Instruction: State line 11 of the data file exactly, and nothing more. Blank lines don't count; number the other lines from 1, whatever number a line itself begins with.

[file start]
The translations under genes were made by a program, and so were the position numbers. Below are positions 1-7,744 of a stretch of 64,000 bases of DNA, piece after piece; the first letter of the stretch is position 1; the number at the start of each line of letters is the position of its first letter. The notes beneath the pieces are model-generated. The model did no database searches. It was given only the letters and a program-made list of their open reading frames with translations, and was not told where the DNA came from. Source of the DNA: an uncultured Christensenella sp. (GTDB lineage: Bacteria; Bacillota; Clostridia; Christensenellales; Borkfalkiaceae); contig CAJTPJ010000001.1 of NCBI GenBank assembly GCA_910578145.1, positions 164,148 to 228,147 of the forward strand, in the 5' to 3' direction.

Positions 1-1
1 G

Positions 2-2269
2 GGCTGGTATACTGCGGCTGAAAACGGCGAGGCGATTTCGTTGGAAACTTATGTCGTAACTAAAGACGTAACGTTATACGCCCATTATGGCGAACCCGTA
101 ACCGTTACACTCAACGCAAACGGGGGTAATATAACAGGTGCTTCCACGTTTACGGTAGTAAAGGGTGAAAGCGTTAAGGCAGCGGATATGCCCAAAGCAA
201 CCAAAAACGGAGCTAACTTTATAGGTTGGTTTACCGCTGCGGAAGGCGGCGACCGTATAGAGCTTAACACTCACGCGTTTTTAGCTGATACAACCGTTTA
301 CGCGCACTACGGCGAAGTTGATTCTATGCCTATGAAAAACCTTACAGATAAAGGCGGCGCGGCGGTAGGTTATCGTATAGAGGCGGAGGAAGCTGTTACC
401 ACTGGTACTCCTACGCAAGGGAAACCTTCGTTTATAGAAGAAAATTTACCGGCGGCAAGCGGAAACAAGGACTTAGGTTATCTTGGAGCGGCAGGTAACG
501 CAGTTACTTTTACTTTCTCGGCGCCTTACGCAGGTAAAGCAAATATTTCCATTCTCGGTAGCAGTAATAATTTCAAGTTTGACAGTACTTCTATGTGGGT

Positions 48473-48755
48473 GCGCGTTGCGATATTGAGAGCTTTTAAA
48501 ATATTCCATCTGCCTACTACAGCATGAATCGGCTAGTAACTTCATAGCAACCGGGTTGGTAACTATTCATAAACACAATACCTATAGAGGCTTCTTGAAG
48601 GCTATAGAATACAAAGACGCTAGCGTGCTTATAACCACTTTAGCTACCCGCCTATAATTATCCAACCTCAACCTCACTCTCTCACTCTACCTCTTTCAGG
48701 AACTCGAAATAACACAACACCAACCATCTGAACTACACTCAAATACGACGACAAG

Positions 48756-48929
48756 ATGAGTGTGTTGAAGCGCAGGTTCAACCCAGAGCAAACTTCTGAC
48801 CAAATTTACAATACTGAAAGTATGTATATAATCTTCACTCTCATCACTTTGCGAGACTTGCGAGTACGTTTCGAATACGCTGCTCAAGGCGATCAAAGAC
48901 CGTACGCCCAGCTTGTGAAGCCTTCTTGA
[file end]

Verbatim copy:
Positions 48473-48755